A Bookworm’s Summer
Ever imagined what happens when a bibliophile gets a summer job in one of the best bookstores in the city?
Last Week of May, 2010
“I want a job before college begins. I am done with filling admission forms. More importantly, I want pocket money—independence.” J sounded enthusiastic. I was out of breath after running to catch an elusive red AC bus. We were going to spend the day in the British Council and American Center libraries.
Hearing J talk about independence and money, I got excited. What if I get a job? I just roam about lazily at home in my pyjamas and there are still two months before I get back to school and homework and teachers and rat-race. I want a job. Decided.
But where? Of course in a bookstore. Where else? I could help those having in mind the idea of a book they would like to read but are confused about what exactly to read/buy. (Daydream- Customer: You know, I want a good French cookbook but it shouldn’t be very cumbersome as I am a housewife who likes cooking and not a professional cook. Me: Of course. I would recommend you Julia Child’s Mastering the Art of French Cooking. Customer: Yeah, I have heard about her. Why didn’t that cross my mind? Me: *Smiles and more smiles. The head held a few inches higher than usual*) And then… the very idea of spending a summer with books! I had read about Bahrisons in Khan Market, frequented by the likes of Shashi Tharoor and Rahul Gandhi. Bahrisons is the premier bookstore of Delhi. And that was where I was going to work. Or at least I thought so.
J and I found ourselves headed for Khan Market. Bahrisons was exactly like what I had imagined it to be. Talking to the owner Anuj Bahri about a summer job was certainly not. “No vacancies here. But wait, we need staff in the new branch at Saket. You could mail me your CV and I might just consider it.” I reckoned I would be spending all my salary on commuting if I took the job at Saket. Hard luck.
We were walking through the Middle Lane when we came across the jointly owned Café Turtle and Full Circle Bookstore (one of the places in the city which popularised the concept of a biblio-café) . I had read about it in one of Mayank’s columns. I vaguely remembered that the place had been shifted from the Front Lane to the Middle Lane. We walked in.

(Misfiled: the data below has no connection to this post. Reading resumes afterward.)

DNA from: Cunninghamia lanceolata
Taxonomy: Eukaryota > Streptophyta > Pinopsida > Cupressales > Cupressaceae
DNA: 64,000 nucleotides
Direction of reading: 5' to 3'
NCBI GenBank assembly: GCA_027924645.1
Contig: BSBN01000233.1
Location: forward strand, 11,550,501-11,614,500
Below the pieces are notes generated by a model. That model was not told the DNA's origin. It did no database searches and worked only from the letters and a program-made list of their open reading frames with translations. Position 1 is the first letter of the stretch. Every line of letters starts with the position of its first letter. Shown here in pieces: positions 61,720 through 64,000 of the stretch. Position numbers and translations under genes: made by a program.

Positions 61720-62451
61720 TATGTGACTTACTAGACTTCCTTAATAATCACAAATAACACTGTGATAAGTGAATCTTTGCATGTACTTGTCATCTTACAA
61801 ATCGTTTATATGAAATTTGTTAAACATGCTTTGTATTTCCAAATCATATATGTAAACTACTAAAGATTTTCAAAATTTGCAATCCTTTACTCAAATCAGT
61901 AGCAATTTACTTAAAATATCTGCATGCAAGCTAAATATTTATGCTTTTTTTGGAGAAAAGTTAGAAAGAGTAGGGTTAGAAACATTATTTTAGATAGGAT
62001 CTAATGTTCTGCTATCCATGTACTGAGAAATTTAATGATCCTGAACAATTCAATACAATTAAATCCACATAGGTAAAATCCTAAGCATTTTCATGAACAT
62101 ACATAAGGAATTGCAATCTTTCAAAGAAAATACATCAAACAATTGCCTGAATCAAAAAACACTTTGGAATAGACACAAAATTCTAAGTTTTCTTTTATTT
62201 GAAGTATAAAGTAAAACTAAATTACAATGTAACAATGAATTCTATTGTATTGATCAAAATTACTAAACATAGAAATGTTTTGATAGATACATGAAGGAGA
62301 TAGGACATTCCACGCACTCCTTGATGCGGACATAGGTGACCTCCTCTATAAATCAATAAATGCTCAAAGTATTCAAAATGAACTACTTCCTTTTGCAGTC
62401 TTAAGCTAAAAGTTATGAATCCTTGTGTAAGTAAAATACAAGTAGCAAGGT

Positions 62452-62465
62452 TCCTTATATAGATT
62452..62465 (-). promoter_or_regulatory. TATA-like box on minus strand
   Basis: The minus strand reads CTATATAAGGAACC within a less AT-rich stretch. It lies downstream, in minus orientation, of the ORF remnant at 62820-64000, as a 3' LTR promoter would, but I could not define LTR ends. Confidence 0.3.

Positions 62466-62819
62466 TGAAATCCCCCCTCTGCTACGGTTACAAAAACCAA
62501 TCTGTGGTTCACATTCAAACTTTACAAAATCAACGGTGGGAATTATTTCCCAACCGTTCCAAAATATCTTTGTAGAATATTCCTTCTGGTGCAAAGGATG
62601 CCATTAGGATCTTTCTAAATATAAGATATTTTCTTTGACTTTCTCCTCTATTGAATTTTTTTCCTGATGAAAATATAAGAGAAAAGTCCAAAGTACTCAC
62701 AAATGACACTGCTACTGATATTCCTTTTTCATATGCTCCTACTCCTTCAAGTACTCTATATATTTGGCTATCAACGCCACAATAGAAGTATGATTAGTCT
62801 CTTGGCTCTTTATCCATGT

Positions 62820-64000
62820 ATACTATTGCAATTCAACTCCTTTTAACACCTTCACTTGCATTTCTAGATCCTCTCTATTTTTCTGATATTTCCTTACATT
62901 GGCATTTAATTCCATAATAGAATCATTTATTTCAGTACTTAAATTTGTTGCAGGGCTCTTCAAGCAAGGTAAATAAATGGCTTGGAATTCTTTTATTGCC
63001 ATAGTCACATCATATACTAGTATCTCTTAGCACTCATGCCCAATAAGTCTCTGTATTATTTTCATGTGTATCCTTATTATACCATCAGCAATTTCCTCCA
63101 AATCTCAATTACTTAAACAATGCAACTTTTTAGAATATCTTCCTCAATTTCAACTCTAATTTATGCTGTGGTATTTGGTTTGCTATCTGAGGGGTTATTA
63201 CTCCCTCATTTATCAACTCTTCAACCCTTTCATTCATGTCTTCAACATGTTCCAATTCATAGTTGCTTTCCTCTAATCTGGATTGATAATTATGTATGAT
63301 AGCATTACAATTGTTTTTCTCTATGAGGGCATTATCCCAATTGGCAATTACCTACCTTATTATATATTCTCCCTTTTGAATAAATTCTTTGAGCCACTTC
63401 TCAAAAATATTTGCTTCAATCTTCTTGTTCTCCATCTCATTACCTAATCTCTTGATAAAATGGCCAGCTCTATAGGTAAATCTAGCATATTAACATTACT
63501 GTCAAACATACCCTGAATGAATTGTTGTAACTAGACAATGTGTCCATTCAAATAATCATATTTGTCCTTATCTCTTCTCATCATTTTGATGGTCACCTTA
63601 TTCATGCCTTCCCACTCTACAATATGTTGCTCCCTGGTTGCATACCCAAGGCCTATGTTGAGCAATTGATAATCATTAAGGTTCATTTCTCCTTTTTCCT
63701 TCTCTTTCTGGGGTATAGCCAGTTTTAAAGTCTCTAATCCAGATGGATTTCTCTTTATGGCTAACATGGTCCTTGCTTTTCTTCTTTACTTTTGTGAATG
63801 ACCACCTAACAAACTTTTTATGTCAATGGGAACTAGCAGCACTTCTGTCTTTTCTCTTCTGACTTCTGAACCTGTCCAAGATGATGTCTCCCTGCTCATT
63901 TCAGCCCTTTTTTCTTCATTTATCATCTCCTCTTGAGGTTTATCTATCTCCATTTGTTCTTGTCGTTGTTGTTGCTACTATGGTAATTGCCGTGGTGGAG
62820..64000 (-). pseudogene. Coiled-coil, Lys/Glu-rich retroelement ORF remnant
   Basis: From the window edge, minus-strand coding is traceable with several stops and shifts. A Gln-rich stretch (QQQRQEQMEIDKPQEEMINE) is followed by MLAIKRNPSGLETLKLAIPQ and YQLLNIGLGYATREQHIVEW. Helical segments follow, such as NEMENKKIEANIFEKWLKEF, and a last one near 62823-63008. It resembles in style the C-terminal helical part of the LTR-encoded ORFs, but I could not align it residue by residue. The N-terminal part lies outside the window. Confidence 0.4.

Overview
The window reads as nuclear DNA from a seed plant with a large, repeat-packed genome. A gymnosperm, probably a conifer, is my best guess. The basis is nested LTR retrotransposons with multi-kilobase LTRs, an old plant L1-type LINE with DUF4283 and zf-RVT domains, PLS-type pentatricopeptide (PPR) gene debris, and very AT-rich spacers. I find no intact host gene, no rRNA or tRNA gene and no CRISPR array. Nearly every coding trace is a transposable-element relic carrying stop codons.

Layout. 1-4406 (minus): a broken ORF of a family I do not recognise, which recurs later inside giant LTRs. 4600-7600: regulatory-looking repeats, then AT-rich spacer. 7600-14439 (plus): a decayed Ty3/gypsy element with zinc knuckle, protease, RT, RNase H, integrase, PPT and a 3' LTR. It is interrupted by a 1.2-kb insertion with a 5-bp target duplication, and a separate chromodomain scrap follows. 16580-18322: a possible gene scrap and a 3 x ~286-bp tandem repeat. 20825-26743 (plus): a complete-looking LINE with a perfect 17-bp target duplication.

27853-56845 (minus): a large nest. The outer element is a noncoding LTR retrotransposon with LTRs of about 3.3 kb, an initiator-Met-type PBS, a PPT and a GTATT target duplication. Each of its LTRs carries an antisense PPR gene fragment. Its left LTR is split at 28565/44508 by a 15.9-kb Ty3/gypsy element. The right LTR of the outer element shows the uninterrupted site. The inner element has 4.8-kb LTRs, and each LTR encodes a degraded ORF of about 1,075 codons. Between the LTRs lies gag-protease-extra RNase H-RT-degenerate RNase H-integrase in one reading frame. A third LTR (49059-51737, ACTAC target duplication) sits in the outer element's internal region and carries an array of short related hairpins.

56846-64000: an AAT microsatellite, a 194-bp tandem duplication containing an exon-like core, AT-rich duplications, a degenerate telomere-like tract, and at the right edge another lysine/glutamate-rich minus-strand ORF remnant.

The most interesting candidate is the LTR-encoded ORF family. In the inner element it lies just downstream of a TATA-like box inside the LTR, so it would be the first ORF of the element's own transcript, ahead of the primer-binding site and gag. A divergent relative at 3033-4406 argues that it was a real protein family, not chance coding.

I gasped hungrily at the well-stocked shelves, searched through books, the music CDs, the handcrafted bookmarks in the gift shop. The place was undoubtedly more spacious and better-organised than Bahrisons. I asked an employee at the cash counter about job vacancies. He directed me to mail my CV to the owner.
I got home and mailed my CVs to Bahrisons, Full Circle, Teksons and The Book Shop. A couple of days later, I got an answer from Full Circle. They were apparently impressed by my CV and wanted me to come over to their office in Jor Bagh for an interview.
On the day of my interview, I must have walked about a kilometre and a half in the afternoon heat to find the place. I was sweating, tanned and out of breath when I finally reached. Mrs. Poonam Malhotra, the owner, was there to interview me. Her hazel eyes shone brighter than the huge solitaires she was wearing. She talked about what I expected from the job and what she would expect me to do- making weekly lists of bestsellers, handling customers etc. Her elegance and perfect poise made me further nervous. But I think she understood that I was an ambitious sixteen-year-old who wanted to make the best of her summer and had struggled to find the place on a hot summer day. She smiled and did her best to make me at ease. Guess what, I was in.
I was going to work in a bookstore.